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Elizabeth Warren's trial of tears
POLITICIANS say the darndest things. Like Elizabeth Warren, a candidate for U.S. Senate in Massachusetts. Among her many commendable accomplishments are her distinguished career as a law professor, her acumen in consumer finance, and her advocacy for the financially stressed middle class. Not included would be her "Native American ancestry."
Born in Oklahoma, Ms. Warren claimed Cherokee ancestry based largely on family lore. The claim was enough to give her minority status in her academic career: Harvard proudly pointed to her as part of its "diversity" commitment, portraying Ms. Warren as 1/32 Cherokee.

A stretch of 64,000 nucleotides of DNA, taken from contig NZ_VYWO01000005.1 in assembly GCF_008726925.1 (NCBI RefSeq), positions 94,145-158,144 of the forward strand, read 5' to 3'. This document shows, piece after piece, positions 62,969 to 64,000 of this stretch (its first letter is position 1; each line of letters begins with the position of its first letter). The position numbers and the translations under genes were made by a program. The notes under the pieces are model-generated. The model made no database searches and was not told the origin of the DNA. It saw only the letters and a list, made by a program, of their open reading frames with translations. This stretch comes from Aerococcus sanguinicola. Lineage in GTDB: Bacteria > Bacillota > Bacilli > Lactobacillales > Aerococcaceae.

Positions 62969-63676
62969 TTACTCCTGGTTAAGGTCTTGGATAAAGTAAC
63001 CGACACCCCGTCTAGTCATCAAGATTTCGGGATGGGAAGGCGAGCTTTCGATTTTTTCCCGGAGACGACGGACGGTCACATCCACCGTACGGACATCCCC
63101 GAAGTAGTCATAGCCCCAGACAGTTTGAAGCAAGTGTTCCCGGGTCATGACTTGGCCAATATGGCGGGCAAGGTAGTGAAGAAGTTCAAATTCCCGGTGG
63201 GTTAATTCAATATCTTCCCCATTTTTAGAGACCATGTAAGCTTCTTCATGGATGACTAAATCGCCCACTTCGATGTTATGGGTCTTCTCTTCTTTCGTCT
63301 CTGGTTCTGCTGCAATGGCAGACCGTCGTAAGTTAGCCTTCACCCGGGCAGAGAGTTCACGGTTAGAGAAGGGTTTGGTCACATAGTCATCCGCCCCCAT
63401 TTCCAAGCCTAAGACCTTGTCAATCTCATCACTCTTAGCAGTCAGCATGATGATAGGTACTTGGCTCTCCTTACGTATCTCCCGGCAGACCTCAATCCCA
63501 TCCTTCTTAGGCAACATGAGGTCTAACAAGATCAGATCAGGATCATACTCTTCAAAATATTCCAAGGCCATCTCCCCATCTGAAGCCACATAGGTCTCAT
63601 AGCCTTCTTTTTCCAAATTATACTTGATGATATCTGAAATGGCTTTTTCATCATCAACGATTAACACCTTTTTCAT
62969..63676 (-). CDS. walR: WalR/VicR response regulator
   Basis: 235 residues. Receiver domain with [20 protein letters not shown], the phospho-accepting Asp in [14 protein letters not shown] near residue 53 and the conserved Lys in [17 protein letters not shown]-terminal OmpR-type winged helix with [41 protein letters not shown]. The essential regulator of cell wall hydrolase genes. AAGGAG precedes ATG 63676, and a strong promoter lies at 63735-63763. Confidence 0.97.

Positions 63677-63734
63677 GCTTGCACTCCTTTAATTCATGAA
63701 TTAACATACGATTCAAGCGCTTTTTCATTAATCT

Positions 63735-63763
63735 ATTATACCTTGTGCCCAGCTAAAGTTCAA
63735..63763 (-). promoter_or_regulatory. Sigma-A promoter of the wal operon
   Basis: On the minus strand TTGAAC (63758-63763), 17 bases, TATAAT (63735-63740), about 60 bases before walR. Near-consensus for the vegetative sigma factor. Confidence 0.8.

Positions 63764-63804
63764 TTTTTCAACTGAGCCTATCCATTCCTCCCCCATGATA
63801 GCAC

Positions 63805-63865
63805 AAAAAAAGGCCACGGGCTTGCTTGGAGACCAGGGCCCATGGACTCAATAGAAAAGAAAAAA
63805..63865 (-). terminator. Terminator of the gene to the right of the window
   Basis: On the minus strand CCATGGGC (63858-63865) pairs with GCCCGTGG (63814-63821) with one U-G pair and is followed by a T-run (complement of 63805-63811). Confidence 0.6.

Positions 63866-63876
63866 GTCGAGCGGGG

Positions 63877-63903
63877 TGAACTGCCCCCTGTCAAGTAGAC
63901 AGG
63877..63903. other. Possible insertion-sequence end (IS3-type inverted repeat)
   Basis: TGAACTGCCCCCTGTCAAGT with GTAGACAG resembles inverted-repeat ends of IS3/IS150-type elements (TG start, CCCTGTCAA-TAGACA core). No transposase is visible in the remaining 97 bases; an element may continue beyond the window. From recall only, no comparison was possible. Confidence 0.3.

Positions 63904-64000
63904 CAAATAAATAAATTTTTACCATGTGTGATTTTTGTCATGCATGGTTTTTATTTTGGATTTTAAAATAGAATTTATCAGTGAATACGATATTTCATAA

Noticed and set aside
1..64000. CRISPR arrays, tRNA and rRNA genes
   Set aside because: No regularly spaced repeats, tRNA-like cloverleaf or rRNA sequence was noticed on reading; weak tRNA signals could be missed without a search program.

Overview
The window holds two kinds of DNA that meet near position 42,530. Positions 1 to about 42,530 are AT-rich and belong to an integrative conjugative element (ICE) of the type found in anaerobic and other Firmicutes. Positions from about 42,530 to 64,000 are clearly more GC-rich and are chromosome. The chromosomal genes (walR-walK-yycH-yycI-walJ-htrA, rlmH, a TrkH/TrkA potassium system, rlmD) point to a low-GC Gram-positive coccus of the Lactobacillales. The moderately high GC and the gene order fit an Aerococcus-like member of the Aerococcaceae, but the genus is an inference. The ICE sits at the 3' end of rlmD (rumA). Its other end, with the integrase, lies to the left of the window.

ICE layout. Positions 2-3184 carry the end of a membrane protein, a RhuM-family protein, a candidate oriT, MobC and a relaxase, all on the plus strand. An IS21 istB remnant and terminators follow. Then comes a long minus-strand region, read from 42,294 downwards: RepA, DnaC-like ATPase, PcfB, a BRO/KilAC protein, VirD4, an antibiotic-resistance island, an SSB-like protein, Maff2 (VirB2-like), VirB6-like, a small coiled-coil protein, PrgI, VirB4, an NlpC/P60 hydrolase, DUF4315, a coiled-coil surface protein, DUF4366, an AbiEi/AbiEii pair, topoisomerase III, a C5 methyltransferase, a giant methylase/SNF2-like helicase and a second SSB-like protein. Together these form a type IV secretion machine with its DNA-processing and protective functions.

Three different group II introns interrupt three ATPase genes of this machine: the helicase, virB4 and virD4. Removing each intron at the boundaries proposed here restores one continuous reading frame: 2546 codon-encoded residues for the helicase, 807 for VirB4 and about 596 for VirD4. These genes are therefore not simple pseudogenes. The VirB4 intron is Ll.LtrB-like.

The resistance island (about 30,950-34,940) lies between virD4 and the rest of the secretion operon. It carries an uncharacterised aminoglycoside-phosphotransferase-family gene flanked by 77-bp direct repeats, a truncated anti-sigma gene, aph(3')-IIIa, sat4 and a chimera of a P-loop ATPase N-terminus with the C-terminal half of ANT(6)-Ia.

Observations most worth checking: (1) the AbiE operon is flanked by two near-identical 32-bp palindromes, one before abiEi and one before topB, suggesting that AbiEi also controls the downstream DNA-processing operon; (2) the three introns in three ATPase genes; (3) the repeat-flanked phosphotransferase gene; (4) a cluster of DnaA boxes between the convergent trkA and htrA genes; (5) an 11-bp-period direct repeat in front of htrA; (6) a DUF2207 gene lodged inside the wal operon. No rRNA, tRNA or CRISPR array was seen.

But these days in hotly contested political campaigns, all kinds of things get dug up, like the embarrassing fact that Ms. Warren's "Cherokee" great-great-great grandmother, O.C. Sarah Smith Crawford, was no Cherokee at all. According to census reports, she was white.
The "Cherokee" bit originated in a descendant's hand-scrawled note in the margin of a birth certificate. Worse, it turns out that Grandma Crawford's husband was one of the men who drove Cherokees along the infamous "Trail of Tears."
Hard to say which is sillier, claiming spurious Native American ancestry or allowing affirmative-action credit on such a tenuous basis. May the Great Spirit henceforth grant Ms. Warren the wisdom not to trade in folly.